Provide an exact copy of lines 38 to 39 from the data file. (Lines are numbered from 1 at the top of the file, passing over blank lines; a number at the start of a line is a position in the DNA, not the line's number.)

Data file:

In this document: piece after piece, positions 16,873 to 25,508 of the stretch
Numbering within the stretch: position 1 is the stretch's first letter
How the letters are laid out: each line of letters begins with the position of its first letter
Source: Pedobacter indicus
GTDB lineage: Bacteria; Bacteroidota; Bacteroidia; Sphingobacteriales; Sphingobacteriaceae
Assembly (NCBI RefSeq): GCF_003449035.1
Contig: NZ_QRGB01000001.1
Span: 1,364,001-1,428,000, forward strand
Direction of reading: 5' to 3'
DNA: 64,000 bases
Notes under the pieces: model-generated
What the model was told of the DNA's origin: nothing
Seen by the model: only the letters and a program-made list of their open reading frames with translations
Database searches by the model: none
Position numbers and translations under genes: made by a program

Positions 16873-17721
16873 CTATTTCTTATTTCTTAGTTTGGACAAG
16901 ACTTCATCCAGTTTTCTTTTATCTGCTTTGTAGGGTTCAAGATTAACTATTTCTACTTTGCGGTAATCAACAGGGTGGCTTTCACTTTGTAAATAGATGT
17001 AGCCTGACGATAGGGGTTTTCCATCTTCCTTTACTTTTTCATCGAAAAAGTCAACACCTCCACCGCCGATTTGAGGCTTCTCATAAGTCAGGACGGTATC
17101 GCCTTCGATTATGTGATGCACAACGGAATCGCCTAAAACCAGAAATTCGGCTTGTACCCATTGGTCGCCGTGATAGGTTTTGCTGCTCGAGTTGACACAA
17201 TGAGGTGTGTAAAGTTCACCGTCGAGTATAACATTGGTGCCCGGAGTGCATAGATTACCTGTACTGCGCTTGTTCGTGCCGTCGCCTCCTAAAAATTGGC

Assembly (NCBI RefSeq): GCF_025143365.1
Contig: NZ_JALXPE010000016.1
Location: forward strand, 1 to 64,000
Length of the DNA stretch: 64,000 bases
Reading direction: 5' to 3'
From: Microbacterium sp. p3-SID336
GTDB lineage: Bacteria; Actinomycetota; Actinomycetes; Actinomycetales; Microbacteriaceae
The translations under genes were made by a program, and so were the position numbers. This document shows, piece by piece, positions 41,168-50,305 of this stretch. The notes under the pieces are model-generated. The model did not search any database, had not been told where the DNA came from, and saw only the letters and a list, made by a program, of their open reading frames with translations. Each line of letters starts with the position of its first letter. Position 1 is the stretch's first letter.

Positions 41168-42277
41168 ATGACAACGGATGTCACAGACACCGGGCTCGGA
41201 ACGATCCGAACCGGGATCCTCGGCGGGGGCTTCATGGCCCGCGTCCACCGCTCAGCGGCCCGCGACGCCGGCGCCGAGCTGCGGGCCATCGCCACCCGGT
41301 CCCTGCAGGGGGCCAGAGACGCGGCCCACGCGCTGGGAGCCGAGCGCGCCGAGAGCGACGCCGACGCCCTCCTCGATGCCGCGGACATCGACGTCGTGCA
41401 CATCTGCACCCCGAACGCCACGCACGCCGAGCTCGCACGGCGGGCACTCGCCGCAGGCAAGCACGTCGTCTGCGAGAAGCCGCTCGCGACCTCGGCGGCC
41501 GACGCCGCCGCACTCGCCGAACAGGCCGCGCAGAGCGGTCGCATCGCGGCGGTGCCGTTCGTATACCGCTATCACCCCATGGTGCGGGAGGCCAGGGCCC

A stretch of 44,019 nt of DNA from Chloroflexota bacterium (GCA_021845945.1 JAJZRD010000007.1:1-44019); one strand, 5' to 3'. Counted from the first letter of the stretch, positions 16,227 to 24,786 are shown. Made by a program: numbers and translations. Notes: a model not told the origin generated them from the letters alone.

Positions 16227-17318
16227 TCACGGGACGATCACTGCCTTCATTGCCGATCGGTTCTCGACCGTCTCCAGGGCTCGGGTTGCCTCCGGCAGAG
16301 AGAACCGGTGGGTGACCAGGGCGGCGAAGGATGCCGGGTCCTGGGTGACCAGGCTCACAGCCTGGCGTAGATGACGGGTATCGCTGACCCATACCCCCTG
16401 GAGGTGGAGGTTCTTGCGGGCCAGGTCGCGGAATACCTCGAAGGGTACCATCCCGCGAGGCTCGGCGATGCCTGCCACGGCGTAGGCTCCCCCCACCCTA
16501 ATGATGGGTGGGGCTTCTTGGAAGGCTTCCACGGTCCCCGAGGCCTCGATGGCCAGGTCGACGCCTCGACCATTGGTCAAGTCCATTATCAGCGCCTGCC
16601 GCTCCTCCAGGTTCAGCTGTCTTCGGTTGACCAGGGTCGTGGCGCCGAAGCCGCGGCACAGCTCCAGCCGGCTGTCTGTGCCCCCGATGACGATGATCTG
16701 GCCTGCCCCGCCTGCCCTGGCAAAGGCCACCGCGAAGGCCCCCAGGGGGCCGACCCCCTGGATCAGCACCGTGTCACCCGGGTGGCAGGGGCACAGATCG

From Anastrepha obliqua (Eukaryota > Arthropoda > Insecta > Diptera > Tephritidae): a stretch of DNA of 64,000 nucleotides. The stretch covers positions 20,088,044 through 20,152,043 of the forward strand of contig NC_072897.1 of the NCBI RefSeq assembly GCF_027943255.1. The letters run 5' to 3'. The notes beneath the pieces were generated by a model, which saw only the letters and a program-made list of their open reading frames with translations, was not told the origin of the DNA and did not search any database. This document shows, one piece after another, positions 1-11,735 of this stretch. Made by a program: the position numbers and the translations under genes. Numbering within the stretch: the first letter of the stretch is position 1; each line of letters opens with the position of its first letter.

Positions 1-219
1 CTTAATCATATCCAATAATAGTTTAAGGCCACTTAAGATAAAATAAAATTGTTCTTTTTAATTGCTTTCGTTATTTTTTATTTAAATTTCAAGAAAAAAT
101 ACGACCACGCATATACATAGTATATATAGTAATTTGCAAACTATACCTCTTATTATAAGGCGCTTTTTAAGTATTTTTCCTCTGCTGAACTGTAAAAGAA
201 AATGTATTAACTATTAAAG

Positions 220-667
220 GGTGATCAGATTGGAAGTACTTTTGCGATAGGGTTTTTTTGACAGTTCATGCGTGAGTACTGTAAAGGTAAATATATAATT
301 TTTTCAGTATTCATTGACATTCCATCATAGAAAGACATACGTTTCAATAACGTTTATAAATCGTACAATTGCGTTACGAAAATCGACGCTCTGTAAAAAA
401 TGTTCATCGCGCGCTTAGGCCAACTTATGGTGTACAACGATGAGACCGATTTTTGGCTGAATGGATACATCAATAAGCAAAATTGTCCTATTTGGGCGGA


16227 TCACGGGACGATCACTGCCTTCATTGCCGATCGGTTCTCGACCGTCTCCAGGGCTCGGGTTGCCTCCGGCAGAG
16301 AGAACCGGTGGGTGACCAGGGCGGCGAAGGATGCCGGGTCCTGGGTGACCAGGCTCACAGCCTGGCGTAGATGACGGGTATCGCTGACCCATACCCCCTG